UK Foreign Secretary Boris Johnson has denied reports that he is planning to oust Theresa May as "tripe", with the fallout from the general election continuing on Sunday 11 June.
The former Mayor of London, who was the chief cheerleader for Vote Leave during the EU referendum campaign, has promised to "get on with the job".
Johnson had planned to run against May in the 2016 Conservative leadership contest, but Michael Gove, his campaign chief, dramatically decided to ditch him and make a leadership of his own.
Gove's move meant Johnson had to abort his leadership plans.
But now May's time in Number 10 looks uncertain after the UK rejected her "strong and stable" election campaign and left the Conservatives short of a majority.
Nick Timothy and FIona Hill, May's chief-of-staffs, were forced to quit Downing Street after a cohort of senior Tory MPs told the prime minister to sack the duo or face a leadership challenge on Monday.
The move is a considerable blow to May and her inner-circle since Timothy and Hill had been aides to May during her time as Home Secretary and are thought to be fiercely loyal.
Ben Gummer, another May ally who was behind the Tory election manifesto, also lost his Ipswich seat to Labour at the election. Gavin Barwell, the former housing minister who lost his London seat at the election, has been appointed as May's new chief-of-staff.
The Conservatives are currently trying to strike a deal with the Democratic Unionist Party (DUP) in a bid to stay in power.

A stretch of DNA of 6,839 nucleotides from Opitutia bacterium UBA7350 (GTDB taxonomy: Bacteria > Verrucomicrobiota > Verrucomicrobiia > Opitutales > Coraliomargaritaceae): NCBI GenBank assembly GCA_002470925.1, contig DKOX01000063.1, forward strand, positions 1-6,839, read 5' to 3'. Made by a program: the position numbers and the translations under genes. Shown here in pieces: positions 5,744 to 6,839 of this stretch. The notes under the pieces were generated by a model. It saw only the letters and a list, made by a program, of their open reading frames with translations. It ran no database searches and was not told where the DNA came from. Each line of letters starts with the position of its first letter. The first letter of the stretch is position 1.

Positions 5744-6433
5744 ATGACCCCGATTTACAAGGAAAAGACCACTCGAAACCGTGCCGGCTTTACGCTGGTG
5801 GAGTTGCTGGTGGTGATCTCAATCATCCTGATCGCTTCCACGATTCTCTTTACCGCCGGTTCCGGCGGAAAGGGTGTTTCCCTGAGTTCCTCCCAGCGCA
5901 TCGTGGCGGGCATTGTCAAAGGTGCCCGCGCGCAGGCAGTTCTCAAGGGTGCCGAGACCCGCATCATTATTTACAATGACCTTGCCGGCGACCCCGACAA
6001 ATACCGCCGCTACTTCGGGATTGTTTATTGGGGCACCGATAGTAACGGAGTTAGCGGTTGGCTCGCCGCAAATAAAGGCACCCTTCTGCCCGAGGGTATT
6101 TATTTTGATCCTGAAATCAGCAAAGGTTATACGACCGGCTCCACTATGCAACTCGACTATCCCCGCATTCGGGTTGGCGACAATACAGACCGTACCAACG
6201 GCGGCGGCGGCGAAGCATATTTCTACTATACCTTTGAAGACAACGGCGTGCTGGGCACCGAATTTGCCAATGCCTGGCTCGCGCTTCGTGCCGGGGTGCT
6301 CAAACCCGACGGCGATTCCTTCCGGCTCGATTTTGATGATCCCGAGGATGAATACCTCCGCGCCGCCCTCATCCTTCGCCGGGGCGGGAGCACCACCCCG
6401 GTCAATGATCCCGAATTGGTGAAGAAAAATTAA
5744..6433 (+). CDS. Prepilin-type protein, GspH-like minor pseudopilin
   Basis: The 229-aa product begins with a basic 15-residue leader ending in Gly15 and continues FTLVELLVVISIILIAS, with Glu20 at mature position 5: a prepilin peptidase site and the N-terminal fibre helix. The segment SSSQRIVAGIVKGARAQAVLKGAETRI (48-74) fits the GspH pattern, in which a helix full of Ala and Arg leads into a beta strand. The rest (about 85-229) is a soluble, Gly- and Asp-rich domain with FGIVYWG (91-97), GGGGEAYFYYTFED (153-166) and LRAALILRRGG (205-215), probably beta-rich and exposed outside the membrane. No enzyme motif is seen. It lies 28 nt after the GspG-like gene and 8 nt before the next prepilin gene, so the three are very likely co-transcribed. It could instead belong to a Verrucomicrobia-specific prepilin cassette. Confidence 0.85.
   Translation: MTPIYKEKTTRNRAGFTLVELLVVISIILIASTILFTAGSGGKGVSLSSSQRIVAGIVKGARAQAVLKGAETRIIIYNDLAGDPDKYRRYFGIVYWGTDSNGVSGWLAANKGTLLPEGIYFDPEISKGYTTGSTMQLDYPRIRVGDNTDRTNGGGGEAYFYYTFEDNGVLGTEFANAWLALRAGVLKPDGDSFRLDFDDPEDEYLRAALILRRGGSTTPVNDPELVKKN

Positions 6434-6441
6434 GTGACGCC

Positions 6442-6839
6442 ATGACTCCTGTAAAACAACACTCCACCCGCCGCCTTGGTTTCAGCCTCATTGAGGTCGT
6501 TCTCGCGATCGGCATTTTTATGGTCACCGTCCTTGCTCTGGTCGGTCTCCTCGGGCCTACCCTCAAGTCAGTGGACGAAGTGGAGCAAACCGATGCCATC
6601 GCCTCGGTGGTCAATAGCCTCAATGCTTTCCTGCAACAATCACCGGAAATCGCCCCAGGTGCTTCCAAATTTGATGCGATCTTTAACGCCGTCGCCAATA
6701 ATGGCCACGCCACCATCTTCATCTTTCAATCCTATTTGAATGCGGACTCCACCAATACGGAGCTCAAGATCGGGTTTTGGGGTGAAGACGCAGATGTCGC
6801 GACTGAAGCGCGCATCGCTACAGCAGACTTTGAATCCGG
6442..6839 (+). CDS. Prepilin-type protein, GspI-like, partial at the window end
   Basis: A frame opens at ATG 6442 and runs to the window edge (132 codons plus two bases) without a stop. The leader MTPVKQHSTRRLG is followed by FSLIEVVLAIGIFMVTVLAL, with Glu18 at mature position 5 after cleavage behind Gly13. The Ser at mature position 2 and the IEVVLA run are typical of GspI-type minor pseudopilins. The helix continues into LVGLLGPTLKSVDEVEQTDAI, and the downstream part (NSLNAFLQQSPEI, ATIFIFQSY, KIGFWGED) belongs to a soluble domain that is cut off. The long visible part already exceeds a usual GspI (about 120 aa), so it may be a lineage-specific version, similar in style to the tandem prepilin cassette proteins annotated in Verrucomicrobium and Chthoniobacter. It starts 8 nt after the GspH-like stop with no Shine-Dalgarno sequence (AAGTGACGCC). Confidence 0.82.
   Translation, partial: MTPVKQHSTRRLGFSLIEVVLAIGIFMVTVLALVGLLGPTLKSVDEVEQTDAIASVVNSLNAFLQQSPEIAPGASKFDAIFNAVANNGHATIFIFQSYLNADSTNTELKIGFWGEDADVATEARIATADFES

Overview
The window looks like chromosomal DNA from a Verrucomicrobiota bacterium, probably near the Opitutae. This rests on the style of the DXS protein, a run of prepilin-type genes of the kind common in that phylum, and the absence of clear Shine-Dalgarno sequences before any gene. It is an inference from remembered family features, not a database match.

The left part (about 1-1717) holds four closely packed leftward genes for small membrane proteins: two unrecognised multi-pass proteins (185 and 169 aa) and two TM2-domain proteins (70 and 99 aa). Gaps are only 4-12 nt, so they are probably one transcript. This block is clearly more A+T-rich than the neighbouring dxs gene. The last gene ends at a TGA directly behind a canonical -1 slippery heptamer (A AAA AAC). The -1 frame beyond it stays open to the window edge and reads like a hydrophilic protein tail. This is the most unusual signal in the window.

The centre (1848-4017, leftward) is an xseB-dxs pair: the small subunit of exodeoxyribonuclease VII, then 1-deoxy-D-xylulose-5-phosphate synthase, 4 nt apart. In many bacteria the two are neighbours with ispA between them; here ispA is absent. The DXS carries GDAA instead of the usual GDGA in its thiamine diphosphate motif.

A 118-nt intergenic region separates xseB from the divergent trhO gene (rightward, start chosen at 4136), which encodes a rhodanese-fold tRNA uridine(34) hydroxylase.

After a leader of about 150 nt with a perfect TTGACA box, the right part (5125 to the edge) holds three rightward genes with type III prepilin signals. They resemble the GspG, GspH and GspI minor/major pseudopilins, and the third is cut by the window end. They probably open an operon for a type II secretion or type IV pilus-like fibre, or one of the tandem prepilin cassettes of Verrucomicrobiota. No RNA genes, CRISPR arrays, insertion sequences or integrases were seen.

"The prime minister has tonight spoken with the DUP to discuss finalising a confidence and supply deal when Parliament returns next week," a Downing Street spokesperson said on early Sunday morning.
"We will welcome any such deal being agreed, as it will provide the stability and certainty the whole country requires as we embark on Brexit and beyond.
"As and when details are finalised both parties will put them forward."
The negotiations come just over a week before the divorce negotiations between Brussels and the UK begin. Scottish Conservative leader Ruth Davidson, who helped the Tories win 13 extra seats north of the border at the election, has urged May to look at her Brexit plan again.
"I think what's really clear is that the Conservative party, having failed to win a majority, now needs to work with others," she told BBC Scotland.
"And that means we can look again at what it is we hope to achieve as we leave the European Union – and I want to be involved in those discussions."
May has promised to seek a bespoke customs deal with the EU and not seek full access to the bloc's single-market in a bid to stop free movement of people from the continent. The prime minister's proposals have been described as a "hard Brexit".